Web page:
Monday at 4:00 o’clock, Ruth Shaw will talk to a group of 12 most intelligent (Honor Roll) Juniors and Seniors and they will try out Finger Painting. This will give you an orientation. 

I will outline other work with girls later. (12) 

Among other things, Alfred appreciated the opportunity to directly work with Ruth Faison Shaw, whom he had met earlier in New York City. Her book, Finger Painting: A Perfect Medium For Self-Expression had come out in October 1934 and it immediately grabbed his interest. A North-Carolina-born teacher, Miss Shaw had opened a school for American and English children in Rome in 1922. While there, in the latter part of the decade, she had discovered/invented finger painting. As she later wrote,
It all began, in the most natural way in the world, with a little boy at the school who smeared the bathroom wall with iodine. All the children liked to “smear”—“smearing” with the hands is a primary impulse, a way of having fun and of learning. So I went about the task of compounding a suitable medium [non-toxic earth pigments on moistened sheets of special paper] with which they could smear to their heart’s content without damaging results. (13)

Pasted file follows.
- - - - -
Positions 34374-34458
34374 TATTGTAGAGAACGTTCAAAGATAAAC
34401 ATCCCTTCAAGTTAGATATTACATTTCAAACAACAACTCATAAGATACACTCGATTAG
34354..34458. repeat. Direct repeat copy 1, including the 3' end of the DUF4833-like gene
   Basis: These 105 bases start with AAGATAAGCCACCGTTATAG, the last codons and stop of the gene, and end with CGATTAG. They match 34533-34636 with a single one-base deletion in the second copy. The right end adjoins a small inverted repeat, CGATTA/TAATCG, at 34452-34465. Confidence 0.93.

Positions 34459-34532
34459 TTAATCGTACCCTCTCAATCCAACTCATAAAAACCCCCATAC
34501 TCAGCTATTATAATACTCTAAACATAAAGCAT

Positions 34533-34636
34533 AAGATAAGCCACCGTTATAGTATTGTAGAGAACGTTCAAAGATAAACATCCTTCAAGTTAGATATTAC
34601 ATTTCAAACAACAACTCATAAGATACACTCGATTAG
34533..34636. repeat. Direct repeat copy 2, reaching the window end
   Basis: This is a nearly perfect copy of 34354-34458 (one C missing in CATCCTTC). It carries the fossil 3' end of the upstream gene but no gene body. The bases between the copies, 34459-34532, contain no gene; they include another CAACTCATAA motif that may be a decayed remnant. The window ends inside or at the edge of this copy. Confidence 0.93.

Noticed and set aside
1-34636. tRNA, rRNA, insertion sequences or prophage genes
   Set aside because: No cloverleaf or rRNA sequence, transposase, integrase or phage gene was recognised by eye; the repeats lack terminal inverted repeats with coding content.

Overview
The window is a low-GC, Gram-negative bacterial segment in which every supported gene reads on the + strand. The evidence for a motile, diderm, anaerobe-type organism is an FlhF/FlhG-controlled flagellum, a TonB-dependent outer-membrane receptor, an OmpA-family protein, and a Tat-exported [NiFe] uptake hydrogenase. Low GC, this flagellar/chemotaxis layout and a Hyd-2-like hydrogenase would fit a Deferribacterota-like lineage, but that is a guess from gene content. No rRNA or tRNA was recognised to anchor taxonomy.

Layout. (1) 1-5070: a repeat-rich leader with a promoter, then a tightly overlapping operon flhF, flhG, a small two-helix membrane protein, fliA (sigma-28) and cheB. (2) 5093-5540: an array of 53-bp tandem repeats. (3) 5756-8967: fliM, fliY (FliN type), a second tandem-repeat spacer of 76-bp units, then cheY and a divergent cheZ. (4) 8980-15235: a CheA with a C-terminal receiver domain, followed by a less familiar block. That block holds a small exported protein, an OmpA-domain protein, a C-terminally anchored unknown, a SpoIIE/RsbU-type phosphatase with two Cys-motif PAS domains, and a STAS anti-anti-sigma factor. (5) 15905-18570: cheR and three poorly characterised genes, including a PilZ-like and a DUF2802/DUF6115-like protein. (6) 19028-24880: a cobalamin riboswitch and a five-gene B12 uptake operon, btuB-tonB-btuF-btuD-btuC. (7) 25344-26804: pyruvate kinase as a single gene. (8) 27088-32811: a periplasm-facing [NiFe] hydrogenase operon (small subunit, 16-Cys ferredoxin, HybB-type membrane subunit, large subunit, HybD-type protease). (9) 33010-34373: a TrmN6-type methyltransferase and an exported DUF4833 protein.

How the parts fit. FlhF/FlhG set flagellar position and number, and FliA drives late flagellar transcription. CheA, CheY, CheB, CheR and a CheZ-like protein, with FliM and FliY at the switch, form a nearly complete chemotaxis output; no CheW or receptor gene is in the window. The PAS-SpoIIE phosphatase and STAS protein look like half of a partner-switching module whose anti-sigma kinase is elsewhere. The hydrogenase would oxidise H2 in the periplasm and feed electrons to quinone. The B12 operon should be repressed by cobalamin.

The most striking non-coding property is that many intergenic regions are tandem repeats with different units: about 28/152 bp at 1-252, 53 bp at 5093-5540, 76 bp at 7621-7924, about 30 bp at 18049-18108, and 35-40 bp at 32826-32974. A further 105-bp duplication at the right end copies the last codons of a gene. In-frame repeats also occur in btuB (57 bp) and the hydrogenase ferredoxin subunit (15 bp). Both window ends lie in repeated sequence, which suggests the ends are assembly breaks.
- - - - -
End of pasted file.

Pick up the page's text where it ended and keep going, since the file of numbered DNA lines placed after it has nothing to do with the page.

Lucien Aigner / Corbis
The Shaw System of Finger Painting
The technique she evolved provided a means for personal symbolic expression not requiring verbal facility, which had surprising, beautiful, and sometimes therapeutic results for young children—and also adults. Korzybski believed Miss Shaw’s work involved “important semantic [evaluational] factors which are quite unique”. He had been recommending her book to others since he had read it and wanted her to give a presentation at the upcoming Congress on “the semantic aspects of finger painting”.(14) But she couldn’t comply because she was continuing from Kansas City to other Mid-Western towns as part of a tour to promote her book. Korzybski would continue to have an interest in finger painting and refer to Ruth Shaw’s work in his seminars for some years to come.